As Regulation II (Durbin Amendment) pulled the revenue rug out from under many of the largest debit issuers nationwide, one of their responses has been to more actively target the affluent traveler, a trend Mercator Advisory Group identified from our earliest reporting on the rules’ impact on the larger market.
Travel rewards cards are perennial favorites with cardholders, and also offer accretive revenue such as annual fees and foreign transaction fees. The downside of the strategy is the finite pool of candidates, driving up the cost of acquisition as well as the general trend for consumers to pay off debt faster or apply for cards in order to get a quick flight, then throw them in a drawer.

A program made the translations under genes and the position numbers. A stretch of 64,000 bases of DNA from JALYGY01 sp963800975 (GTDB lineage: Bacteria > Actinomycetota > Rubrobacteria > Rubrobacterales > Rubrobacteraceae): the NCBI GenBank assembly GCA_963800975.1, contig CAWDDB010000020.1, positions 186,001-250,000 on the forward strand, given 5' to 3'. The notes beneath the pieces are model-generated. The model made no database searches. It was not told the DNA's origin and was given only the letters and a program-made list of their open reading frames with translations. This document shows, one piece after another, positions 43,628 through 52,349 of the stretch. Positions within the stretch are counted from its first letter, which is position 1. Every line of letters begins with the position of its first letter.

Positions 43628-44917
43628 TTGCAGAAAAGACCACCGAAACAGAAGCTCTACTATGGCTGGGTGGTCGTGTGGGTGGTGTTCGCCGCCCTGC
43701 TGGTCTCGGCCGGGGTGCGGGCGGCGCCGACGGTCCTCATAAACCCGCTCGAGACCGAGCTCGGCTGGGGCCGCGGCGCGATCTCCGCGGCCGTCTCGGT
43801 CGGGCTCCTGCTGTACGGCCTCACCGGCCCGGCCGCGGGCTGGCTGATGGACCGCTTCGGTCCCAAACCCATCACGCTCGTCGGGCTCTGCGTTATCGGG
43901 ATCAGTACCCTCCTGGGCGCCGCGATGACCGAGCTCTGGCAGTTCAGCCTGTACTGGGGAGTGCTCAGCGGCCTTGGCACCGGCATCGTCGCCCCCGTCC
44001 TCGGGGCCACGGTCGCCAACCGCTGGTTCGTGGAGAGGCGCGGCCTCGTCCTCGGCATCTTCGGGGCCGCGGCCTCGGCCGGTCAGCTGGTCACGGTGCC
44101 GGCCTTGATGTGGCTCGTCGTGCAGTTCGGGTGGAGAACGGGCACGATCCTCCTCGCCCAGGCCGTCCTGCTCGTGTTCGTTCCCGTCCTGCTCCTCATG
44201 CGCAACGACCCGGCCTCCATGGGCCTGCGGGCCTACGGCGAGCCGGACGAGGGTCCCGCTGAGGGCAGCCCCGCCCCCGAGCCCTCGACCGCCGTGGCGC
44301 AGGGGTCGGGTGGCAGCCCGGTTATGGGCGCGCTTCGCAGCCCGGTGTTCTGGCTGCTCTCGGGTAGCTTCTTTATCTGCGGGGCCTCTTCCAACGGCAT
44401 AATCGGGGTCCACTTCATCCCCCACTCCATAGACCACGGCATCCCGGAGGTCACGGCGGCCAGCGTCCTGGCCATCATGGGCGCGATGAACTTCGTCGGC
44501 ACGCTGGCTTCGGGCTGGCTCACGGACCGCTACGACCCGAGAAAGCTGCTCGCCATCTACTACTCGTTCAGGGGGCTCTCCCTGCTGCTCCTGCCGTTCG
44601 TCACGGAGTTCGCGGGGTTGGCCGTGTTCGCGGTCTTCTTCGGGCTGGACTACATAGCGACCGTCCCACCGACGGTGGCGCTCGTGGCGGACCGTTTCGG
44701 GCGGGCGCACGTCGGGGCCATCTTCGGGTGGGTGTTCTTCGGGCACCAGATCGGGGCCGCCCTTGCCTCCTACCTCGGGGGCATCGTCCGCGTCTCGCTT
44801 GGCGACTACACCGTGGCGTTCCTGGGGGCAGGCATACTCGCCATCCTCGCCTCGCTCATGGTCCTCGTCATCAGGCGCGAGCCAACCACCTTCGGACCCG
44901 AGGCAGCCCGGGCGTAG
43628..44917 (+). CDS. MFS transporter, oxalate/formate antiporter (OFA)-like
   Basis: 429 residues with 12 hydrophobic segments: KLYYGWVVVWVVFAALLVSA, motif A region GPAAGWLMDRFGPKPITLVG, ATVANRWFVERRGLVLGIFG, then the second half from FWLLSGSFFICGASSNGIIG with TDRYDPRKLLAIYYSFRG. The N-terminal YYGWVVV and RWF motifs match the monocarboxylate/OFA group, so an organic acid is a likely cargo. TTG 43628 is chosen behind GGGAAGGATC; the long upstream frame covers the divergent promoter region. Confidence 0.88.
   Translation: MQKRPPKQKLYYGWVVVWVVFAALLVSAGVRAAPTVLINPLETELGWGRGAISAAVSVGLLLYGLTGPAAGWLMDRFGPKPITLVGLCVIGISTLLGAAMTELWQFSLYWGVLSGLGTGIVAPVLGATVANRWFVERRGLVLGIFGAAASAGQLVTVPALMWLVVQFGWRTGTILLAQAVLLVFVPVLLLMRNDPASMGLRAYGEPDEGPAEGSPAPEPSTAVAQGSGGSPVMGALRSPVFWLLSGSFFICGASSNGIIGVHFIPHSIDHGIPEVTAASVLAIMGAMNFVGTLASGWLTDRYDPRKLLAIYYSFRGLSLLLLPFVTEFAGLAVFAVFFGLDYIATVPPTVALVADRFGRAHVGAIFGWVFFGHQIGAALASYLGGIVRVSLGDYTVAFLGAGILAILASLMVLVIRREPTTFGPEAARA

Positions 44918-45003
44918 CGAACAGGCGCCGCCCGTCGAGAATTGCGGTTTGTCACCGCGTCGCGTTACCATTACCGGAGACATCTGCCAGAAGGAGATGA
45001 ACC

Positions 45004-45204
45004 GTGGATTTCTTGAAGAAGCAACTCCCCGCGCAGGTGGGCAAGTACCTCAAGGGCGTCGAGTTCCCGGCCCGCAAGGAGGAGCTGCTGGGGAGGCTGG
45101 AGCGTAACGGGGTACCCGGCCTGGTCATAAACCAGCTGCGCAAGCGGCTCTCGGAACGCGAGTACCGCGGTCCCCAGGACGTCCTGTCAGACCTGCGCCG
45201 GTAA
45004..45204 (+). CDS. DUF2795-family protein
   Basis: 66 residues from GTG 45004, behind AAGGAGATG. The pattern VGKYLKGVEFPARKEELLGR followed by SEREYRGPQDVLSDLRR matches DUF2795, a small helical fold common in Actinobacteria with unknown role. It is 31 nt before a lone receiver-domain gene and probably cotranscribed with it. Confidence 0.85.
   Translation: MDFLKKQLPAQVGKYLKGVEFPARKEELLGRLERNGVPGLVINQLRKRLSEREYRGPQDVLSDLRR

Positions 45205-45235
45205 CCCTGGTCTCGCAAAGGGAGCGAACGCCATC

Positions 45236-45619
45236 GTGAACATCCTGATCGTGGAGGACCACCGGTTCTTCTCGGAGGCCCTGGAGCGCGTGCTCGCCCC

The successful programs will be those that incent cardholders to use the cards for everyday spending. This has the adverse effect of making the issuer’s debit card portfolios less valuable overall, but with pricing set at commodity levels, it’s difficult to justify investments of any kind.
From Bank Credit News:
Some banks have also said that they hope to attract more affluent customers, who tend to utilize travel rewards programs more than other customers.
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